A U.S. student who sued school officials after he was made to censor his T-shirt that labeled President Bush "Chicken-Hawk-In-Chief" and a former alcohol and cocaine abuser won an appeal Wednesday to wear the T-shirt to school.
The 2nd U.S. Circuit Court of Appeals ruled in favor of Zachery Guiles, who through his parents claimed his free speech rights had been violated when school officials made him put duct tape over parts of his T-shirt that showed a Bush image surrounded by cocaine, a razor blade, a straw and a martini.
Guiles, who as a seventh grader in 2004 wore the T-shirt to Williamstown Middle High School in Vermont once a week for two months after purchasing it at an anti-war rally, appealed the case after a lower court ruled in favor of the school.
The school argued the images were offensive because they undermined the school's anti-drug message.
The T-shirt read "George W. Bush" and "Chicken-Hawk-In-Chief" with a picture of the president's face wearing a helmet superimposed on the body of a chicken.
The back of the T-shirt showed lines of cocaine, a martini glass and smaller print that accused Bush of being a "Crook," "Cocaine Addict," AWOL," "Draft Dodger" and "Lying Drunk Driver."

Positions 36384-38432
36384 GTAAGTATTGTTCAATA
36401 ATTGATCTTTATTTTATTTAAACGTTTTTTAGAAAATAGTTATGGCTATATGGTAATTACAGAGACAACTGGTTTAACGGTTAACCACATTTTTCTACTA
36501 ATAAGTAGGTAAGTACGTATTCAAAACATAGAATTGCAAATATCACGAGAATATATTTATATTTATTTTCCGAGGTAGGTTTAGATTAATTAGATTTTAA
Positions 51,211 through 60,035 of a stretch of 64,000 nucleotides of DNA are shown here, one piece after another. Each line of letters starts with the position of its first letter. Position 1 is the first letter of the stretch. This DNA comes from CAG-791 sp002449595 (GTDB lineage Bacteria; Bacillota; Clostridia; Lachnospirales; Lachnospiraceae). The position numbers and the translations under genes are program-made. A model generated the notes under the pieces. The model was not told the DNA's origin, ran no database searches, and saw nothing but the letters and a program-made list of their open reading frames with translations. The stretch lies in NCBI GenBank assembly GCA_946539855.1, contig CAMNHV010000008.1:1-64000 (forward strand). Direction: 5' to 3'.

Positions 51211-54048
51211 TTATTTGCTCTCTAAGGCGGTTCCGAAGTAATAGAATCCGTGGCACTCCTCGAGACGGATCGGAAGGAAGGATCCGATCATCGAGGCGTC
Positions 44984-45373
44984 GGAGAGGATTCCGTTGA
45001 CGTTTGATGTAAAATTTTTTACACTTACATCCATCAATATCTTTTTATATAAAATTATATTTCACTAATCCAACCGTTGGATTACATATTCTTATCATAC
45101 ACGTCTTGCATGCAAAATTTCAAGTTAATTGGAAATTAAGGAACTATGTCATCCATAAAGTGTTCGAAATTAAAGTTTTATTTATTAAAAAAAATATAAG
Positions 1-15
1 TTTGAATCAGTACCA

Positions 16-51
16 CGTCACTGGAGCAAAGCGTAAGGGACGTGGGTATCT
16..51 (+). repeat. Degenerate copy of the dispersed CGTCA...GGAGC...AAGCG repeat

The appeals court said while the T-shirt "uses harsh rhetoric and imagery to express disagreement with the president's policies and to impugn his character," the images depicted "are not plainly offensive as a matter of law."
"We conclude that defendants' censorship of the images on Guiles's T-shirt violated his free speech rights," the ruling said, noting the T-shirt was censored after only one parent with opposing political views complained.
"Guiles's T-shirt did not cause any disruption or confrontation in the school," the ruling said.
The court agreed with the lower court that ruled Guiles' suspension from school should be expunged from his record.